Interestingly, the one big sticking point with the mechanic was trying to choose how to best represent it. The original design copied the Onslaught cards and just said, "Tap two Allies you control." The concern was that many players might not understand whether you could use cohort to tap a creature on the turn you cast it. (Yes, you can, but only for a different Ally's cohort ability; summoning sickness prevents using a tap symbol, but not tapping a permanent as a cost.) The editing team and development tried various different versions and finally settled on the version where it's a tap ability and requires the tapping of one other Ally.

Making an Oath

The final piece to the puzzle was my biggest contribution to the set. We were talking about capturing a team coming together, and I flashed back to a comic from my youth: the Justice League. The Justice League is the biggest superhero group from the DC Comics universe and has over the years included all the major superheroes from that comic line: Superman, Batman, Wonder Woman, Flash, Green Lantern, and more. I was a huge Justice League fan growing up, and I went out of my way to read all the early issues of the comic.

The original team started with seven members, and then every once in a while the team would add a new member. Whenever a new member was added, the comic would most often end with them taking an oath to uphold the principles of the team. I liked the imagery and thought having our characters take an oath would be a nice visual. Mechanically, I thought we could make a cycle of Oath cards that would represent who exactly was joining the team. This would also help in the future as other Planeswalkers joined the Gatewatch.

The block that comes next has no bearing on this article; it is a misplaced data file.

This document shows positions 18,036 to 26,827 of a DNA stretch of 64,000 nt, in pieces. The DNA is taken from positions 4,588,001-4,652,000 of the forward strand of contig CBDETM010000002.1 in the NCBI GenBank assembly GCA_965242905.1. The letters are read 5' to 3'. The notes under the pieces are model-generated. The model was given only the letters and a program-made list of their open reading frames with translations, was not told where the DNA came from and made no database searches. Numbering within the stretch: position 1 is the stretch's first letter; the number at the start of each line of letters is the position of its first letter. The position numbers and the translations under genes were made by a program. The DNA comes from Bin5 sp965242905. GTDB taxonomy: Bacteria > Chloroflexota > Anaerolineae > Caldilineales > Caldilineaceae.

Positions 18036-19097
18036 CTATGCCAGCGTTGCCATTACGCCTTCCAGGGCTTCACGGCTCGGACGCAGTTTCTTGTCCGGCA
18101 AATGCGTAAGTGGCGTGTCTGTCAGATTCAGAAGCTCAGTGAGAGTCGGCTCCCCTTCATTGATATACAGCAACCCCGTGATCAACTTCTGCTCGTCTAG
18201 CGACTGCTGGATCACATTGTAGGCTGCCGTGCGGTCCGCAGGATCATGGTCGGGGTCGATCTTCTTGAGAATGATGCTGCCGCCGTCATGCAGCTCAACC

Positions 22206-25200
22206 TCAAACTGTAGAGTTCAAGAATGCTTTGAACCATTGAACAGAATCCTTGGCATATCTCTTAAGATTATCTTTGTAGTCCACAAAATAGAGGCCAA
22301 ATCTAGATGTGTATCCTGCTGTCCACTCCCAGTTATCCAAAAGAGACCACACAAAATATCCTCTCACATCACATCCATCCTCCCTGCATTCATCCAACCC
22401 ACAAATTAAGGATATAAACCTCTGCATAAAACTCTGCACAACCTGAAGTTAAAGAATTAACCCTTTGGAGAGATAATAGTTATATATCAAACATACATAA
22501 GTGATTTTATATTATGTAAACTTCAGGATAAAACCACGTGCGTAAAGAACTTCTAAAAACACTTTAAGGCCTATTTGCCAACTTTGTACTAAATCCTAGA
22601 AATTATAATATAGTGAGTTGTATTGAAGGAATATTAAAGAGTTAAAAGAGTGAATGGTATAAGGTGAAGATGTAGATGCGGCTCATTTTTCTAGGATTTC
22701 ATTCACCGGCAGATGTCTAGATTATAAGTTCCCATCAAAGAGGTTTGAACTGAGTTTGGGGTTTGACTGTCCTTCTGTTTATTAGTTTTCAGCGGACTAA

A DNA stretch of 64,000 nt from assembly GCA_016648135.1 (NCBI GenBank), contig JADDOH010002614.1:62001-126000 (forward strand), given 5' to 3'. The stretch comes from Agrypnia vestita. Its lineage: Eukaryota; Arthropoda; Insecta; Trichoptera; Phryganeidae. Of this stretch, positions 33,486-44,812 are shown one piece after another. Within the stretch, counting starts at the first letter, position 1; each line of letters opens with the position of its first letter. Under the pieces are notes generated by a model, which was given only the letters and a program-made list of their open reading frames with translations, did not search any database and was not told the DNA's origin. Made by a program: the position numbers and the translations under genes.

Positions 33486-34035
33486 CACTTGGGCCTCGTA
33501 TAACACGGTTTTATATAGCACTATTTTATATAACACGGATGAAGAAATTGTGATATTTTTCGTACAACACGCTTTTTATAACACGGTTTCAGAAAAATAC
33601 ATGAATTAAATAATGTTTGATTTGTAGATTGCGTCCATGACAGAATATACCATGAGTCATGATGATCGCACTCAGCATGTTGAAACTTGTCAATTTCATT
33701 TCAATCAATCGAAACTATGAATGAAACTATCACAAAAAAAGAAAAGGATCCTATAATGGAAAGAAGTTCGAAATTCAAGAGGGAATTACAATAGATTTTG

The question was how we could mechanically represent the Oaths. I knew we wanted the names to be "Oath of PLANESWALKER," which implied to me they'd be enchantments, as it felt like something permanent. We gave each Oath a good enters-the-battlefield effect to make sure they would be worth playing, and then we granted each one a static ability that would be beneficial to any other planeswalkers you had.

In our original version, we had the static ability grant all your planeswalkers a new loyalty ability, but development pointed out that this would make all planeswalkers more similar and would create repetitive gameplay. Also, they would be hard to balance, and if we wanted the ability to make many Oaths in the future, it would leave limited design space. In the end, it was decided to go a little broader with the static ability and have it help planeswalkers in different ways. The cycle, by the way, is actually not a full cycle, as there are only four colors represented. There was no black-aligned planeswalker interested in joining the Gatewatch. (Ob Nixilis being the only candidate on Zendikar, and he's not really a team player.)

The one last change made by development was making the Oaths legendary, both to allow them to push the cards a little power-wise and to keep from having too many of them clogging up the battlefield. And now I give you Oath of Gideon:

That's all I have for today. As always, I'm eager to hear any feedback on either my column or the new set. You can send me an email or contact me through any of my social media accounts (Twitter, Tumblr, Google+, and Instagram).

Join me next week when I start telling some card-by-card stories about the set.

Until then, may you find some people who you can team up with.